Kennewick's new policy to require contractors to verify that their workers have a right to work in the United States might become moot if some state legislators have their way.
A proposed bill in the House of Representatives would prevent state and local governments from requiring a business to use the E-Verify program.
If House Bill 2568 becomes a law, it will override the policy recently adopted by a unanimous Kennewick City Council vote, said Lisa Beaton, Kennewick city attorney.
The electronic system is provided through a partnership between the Department of Homeland Security and Social Security Administration.
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The city now requires E-Verify be used to check employment eligibility of new city hires, and contractors or vendors working with the city must participate in E-Verify to be eligible to receive a city contract. Some professional service providers, such as architects, bankers, lawyers, and vendors providing commercial, off-the-shelf products, are exempt from the requirement.
Rep. Phyllis Gutirrez Kenney, D-Seattle, who sponsored the bill, said E-Verify is a flawed system.
The state needs to help with economic development and mandated use of the program would interfere with that, she said.
The bill would prevent state and local governments from requiring employers to use E-Verify as a condition of receiving a contract, applying for or maintaining a business license or as a penalty for violating licensing or similar laws.
Kennewick city Councilman Bob Parks said he doesn't think it is a coincidence that Kennewick recently adopted the E-Verify requirement and state legislators have introduced a bill to prevent local governments from having a say in who uses the program.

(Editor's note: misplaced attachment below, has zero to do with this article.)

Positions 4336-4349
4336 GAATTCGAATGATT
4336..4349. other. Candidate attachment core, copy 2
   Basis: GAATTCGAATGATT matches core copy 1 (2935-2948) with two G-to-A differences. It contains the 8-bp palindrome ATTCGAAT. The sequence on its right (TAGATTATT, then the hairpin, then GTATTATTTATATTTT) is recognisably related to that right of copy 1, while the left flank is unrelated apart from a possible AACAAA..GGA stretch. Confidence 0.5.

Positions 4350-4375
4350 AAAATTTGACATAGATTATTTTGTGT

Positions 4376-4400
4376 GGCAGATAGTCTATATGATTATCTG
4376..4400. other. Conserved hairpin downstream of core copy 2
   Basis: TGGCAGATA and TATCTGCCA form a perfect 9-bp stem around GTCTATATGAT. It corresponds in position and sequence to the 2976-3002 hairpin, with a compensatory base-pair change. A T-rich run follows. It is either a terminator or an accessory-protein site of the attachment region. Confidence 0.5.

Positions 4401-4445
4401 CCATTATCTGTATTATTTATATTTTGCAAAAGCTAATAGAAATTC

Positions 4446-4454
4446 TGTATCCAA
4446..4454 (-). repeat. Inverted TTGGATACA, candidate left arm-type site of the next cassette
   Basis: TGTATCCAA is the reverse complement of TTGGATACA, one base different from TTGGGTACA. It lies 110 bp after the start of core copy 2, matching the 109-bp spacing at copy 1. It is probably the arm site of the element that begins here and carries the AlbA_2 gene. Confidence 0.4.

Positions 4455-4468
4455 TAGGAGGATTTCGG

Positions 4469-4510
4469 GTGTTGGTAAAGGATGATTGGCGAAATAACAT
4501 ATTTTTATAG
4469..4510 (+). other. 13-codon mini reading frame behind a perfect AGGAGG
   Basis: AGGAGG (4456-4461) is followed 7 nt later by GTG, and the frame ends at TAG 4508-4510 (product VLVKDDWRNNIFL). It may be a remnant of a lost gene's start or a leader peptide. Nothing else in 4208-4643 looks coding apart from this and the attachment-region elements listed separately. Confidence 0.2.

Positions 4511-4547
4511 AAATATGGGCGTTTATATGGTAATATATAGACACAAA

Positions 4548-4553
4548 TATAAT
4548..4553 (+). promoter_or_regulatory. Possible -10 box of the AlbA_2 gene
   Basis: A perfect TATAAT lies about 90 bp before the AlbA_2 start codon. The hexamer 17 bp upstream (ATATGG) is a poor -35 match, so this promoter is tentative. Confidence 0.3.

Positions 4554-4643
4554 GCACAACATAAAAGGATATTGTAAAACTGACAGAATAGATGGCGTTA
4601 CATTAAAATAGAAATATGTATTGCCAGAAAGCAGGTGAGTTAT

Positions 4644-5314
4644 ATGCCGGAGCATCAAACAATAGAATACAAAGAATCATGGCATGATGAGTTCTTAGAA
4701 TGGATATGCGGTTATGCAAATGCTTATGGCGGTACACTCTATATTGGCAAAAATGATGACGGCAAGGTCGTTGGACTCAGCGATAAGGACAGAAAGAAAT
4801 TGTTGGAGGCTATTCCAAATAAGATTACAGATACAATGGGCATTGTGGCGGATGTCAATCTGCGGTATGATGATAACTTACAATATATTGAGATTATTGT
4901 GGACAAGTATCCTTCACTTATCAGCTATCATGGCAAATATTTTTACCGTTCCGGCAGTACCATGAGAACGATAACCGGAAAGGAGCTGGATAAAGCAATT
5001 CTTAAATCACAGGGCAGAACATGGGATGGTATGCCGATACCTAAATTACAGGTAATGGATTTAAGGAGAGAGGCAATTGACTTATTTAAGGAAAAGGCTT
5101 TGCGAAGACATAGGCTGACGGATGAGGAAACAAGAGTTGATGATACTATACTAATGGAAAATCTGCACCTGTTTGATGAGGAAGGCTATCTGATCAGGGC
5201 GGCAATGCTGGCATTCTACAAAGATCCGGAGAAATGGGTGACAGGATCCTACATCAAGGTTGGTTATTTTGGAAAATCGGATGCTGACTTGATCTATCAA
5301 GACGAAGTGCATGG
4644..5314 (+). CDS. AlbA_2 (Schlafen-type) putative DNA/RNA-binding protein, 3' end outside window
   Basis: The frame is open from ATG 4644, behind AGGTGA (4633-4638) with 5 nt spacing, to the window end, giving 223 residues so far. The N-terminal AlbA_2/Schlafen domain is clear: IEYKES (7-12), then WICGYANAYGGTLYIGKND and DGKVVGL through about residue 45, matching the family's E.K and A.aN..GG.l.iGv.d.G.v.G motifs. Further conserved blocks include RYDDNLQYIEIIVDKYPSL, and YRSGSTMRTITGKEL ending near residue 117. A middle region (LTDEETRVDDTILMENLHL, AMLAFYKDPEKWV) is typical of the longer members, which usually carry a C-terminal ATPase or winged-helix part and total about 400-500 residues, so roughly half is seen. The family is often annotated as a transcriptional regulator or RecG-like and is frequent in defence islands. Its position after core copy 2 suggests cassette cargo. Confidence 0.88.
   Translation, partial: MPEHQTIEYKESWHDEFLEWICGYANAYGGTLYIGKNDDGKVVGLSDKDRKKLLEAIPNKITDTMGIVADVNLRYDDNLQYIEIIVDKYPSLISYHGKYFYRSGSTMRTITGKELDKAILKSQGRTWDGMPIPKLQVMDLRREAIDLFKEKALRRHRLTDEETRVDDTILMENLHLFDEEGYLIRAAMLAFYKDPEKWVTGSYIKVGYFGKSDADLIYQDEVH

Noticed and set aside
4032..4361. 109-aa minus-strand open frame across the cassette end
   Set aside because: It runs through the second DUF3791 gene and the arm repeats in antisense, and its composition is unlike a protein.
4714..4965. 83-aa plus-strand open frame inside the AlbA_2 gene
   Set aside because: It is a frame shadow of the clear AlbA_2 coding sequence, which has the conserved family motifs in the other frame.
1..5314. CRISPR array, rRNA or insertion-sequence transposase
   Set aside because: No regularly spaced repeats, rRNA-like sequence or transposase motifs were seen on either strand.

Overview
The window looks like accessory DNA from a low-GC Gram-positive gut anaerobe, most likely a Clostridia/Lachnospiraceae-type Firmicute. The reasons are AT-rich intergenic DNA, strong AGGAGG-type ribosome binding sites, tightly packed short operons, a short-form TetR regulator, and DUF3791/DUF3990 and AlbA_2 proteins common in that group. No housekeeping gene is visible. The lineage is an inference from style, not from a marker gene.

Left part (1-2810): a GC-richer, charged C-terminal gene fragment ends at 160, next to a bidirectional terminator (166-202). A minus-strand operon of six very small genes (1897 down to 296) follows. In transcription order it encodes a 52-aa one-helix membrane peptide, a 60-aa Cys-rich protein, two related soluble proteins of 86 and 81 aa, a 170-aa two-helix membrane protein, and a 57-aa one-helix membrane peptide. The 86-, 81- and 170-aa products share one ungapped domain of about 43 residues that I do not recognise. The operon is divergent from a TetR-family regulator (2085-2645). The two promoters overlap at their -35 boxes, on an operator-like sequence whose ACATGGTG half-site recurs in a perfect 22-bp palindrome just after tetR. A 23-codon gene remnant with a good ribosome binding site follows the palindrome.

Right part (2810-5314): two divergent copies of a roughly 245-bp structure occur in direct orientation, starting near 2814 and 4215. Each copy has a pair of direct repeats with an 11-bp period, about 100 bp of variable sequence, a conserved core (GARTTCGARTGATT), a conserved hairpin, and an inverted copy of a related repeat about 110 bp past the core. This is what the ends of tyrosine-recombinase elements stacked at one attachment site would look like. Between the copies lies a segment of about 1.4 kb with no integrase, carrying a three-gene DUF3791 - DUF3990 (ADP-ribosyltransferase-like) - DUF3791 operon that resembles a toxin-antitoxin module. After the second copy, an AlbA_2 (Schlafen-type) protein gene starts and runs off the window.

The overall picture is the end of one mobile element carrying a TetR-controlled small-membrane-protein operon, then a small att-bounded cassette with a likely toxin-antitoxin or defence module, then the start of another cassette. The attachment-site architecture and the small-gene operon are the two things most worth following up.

"They don't care about taking jobs away from legitimate citizens," he said.
It's against the law to knowingly employ someone who is in the country illegally, Parks said. He wants to make sure that legitimate contractors are awarded city contracts and aren't outbid by employers who don't use E-Verify.
That's why the policy doesn't include a dollar amount that would trigger the requirement, he said. No matter the size of the contract, it still is taxpayer money, Parks said.
Kennewick business Apollo already uses E-Verify because federal jobs the company has received require it, said Emily Castle, the company's human resources manager.
"It's not difficult to use by any means," she said. "You just have to go through all the steps."
The program can be a burden to employers, especially smaller businesses, because of the time it takes to use the program's website, she said.
There are a lot of steps to verify an employee's eligibility through the program and it may take 10 minutes per employee, she said. The employer enters the information employees fill out on I-9 forms such as name, birth date and Social Security number. The time can vary depending on the identification submitted by the employee.
Each time someone is rehired by the company, the worker must be re-entered into the E-Verify system, she said.
Most of those who attended a Tuesday public hearing for the bill held by the House Labor & Workforce Development Committee in Olympia voiced support for limiting local governments' ability to require private companies to use E-Verify.
About 75 percent of the name mismatches identified by E-Verify are errors in the system, said Rebecca Johnson, Washington State Labor Council government affairs director. It's a flawed system that can prevent legal workers from working.
Pramila Jayapal, OneAmerica founder and executive director, told the House committee Tuesday that passing the bill would send a message to the federal government that comprehensive immigration reform is needed at the federal level. The Seattle-based immigration advocacy group has Tri-City members.
"Without immigration reform, any law that mandates E-Verify simply kills jobs," she said.
Mike Gempler, director of the Yakima-based Washington Growers League, said he would support mandatory E-Verify only if it was part of a larger reform that included a more flexible, useable temporary visa program and legalization for the current work force.
An enforcement-only approach would be destructive for the state's agricultural industry, he said.
-- Kristi Pihl: 582-1512; firstname.lastname@example.org